The good news is that Vers 2X looks almost exactly as one might expect: using the same rounded rectangular shape as the iPod Hi-Fi, a reddish brown cherry wood covers most of its body, interrupted only by a removable cloth front grille, silver plastic top and rear accents, and a black plastic bottom with rubberized feet. While the cherry wood used in the cabinet is only a veneer—basically, a cover for a non-wood shell—it’s a thick veneer, and you’d be hard-pressed to recognize this on your own if it wasn’t disclosed by the company.
Sprout Creation has thoughtfully hidden away its audio-in, -out, and power ports on the unit’s nice-looking black bottom, and a small bright white power light on the top is, like the black and wood surfaces, a classy touch. Removing the fabric grille yields black and cherry wood surfaces, just like the front of a traditional standalone wooden speaker, and the included power cube and audio cable are also black in color. These parts of the unit are undeniably handsome; the wood and black combination works well every place it appears on Vers 2X.
Unfortunately, the unit also includes a fair amount of metallic silver plastic, which cheapens the look of Vers’s top iPod dock, back speaker ports, and remote control. That’s a shame, as there’s nothing wrong with these parts besides color: the 14-button remote’s well-equipped, including iPod track, menu, volume, and playlist controls, along with a shuffle toggle button and a power button for the speakers. Black matte plastic would have matched the front grille, and stood out a lot less from the rest of the cabinet design.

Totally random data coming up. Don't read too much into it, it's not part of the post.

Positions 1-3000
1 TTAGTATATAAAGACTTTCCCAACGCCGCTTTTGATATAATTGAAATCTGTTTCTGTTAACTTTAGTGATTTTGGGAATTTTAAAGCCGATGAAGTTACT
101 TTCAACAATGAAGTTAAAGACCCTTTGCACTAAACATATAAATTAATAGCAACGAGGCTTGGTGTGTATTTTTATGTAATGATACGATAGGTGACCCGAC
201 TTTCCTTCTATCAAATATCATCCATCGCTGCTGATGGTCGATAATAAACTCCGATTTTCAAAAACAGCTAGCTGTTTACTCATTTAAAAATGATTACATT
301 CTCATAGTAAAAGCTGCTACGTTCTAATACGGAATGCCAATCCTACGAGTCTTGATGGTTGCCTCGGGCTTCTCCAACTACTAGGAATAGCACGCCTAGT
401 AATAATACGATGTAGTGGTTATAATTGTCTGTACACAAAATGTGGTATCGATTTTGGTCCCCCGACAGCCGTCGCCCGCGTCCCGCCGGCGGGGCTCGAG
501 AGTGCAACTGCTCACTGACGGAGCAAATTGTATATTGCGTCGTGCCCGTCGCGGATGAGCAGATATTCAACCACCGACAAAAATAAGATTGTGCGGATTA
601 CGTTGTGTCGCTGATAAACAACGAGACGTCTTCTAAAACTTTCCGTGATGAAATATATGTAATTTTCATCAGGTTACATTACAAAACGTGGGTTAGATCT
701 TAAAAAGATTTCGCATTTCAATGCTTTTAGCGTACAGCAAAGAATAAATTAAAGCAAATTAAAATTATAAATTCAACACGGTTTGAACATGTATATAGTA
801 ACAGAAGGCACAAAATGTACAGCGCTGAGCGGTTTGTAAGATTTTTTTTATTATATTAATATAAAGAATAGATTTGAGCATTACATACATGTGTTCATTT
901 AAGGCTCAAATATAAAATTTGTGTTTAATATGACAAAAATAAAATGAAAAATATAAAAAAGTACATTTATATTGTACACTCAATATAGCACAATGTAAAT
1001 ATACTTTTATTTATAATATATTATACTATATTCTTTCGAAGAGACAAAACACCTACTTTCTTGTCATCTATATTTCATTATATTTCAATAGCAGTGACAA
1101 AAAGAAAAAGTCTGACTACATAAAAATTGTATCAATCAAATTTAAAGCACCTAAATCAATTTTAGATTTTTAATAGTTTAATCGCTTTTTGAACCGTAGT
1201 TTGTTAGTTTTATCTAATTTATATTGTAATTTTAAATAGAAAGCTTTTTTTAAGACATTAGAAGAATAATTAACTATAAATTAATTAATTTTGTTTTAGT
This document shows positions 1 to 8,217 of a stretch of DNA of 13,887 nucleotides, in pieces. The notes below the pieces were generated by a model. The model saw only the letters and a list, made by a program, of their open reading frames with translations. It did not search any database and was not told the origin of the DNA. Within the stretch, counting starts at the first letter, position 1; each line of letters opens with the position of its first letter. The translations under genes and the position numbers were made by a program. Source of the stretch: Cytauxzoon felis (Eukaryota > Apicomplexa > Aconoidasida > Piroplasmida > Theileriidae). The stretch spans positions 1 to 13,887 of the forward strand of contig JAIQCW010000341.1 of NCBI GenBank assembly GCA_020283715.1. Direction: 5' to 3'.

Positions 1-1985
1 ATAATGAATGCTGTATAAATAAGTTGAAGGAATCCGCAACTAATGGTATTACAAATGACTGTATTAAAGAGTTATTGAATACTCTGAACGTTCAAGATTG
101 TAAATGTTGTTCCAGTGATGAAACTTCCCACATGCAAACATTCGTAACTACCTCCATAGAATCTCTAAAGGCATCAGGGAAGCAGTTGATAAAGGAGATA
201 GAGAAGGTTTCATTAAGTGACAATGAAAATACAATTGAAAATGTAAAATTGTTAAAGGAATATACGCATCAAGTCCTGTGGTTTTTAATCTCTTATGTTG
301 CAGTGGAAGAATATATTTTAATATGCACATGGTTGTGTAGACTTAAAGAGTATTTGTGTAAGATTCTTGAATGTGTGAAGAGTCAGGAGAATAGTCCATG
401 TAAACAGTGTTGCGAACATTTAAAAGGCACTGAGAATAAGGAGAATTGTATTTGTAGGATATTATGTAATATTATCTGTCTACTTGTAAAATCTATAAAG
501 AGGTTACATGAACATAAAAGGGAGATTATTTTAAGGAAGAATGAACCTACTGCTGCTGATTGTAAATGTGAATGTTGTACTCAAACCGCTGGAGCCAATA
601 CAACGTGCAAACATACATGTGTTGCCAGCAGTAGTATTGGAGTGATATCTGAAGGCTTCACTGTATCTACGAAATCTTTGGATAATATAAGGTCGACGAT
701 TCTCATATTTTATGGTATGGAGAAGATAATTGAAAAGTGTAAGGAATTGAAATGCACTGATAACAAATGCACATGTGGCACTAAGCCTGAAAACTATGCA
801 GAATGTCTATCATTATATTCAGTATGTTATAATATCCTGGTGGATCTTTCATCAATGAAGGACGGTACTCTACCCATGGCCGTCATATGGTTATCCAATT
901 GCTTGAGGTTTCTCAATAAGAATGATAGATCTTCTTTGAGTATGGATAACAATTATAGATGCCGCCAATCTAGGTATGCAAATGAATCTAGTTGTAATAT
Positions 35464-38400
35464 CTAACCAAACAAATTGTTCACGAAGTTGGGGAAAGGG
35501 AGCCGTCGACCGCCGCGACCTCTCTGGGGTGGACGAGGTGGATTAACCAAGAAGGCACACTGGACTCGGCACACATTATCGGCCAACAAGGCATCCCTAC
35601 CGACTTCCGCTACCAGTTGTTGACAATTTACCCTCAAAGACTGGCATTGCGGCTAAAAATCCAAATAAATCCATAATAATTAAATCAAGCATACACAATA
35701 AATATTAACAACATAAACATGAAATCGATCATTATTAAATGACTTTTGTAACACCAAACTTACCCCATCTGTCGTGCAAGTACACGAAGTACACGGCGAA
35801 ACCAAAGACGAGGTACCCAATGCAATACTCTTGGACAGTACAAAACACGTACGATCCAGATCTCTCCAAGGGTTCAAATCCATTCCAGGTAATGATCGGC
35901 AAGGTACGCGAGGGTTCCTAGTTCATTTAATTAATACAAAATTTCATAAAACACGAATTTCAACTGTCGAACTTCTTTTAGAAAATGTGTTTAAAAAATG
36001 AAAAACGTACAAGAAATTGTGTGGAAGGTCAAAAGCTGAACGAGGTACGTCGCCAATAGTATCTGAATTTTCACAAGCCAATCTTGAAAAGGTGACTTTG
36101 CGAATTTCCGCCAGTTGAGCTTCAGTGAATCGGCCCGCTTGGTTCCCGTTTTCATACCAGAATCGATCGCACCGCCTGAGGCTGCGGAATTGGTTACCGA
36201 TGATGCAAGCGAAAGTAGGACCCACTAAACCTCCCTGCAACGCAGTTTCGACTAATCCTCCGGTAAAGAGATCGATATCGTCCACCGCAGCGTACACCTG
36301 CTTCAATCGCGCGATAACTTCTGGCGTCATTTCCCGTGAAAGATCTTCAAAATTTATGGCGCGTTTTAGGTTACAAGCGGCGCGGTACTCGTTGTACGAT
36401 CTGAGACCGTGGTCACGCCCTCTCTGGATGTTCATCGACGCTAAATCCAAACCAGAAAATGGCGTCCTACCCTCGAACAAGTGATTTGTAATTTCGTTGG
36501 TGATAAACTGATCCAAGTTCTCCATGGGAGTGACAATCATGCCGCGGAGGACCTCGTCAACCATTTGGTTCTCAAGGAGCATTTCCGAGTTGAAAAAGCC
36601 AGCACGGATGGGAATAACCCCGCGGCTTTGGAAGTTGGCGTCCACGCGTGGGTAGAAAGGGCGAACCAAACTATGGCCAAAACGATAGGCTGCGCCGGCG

We focus so much on these cosmetic issues because they are so critical to Vers 2X’s appeal; as an audio system, the unit is otherwise only a little better than OK. Chalk that up to Sprout Creation’s use of two relatively large (3”) speaker drivers, which like other tweeter-less designs make Vers 2X a very mid-bass and bass-slanted performer, enough so that you’ll get this impression even without putting the unit directly next to a more balanced speaker system. Rather than attempting to make the twin drivers strain at all to perform treble detail, the company lets them do what they’re best at, which is mid- and low-end sound; consequently, no matter what it’s placed next to for comparison, Vers always sounds like it isn’t performing all of the frequencies you’ll remember hearing in your songs.